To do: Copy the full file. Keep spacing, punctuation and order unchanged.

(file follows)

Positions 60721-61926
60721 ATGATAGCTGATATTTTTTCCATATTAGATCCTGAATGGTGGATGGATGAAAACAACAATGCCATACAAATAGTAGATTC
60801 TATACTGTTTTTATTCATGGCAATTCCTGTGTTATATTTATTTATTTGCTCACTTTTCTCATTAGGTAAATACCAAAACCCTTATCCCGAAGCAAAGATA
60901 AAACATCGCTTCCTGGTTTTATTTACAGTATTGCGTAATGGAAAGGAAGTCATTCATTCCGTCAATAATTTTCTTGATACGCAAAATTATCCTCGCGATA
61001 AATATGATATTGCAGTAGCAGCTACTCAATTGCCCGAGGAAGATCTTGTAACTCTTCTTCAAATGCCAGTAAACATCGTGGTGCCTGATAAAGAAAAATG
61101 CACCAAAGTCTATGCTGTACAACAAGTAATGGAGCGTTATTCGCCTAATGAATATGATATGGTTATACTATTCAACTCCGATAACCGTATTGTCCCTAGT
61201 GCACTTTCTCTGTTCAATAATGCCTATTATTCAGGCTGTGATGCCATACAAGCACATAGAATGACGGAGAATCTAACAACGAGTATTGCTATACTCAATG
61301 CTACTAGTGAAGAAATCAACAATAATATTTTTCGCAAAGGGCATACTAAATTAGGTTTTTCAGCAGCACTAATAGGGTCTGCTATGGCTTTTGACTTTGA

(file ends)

Positions 60721-61926
60721 ATGATAGCTGATATTTTTTCCATATTAGATCCTGAATGGTGGATGGATGAAAACAACAATGCCATACAAATAGTAGATTC
60801 TATACTGTTTTTATTCATGGCAATTCCTGTGTTATATTTATTTATTTGCTCACTTTTCTCATTAGGTAAATACCAAAACCCTTATCCCGAAGCAAAGATA
60901 AAACATCGCTTCCTGGTTTTATTTACAGTATTGCGTAATGGAAAGGAAGTCATTCATTCCGTCAATAATTTTCTTGATACGCAAAATTATCCTCGCGATA
61001 AATATGATATTGCAGTAGCAGCTACTCAATTGCCCGAGGAAGATCTTGTAACTCTTCTTCAAATGCCAGTAAACATCGTGGTGCCTGATAAAGAAAAATG
61101 CACCAAAGTCTATGCTGTACAACAAGTAATGGAGCGTTATTCGCCTAATGAATATGATATGGTTATACTATTCAACTCCGATAACCGTATTGTCCCTAGT
61201 GCACTTTCTCTGTTCAATAATGCCTATTATTCAGGCTGTGATGCCATACAAGCACATAGAATGACGGAGAATCTAACAACGAGTATTGCTATACTCAATG
61301 CTACTAGTGAAGAAATCAACAATAATATTTTTCGCAAAGGGCATACTAAATTAGGTTTTTCAGCAGCACTAATAGGGTCTGCTATGGCTTTTGACTTTGA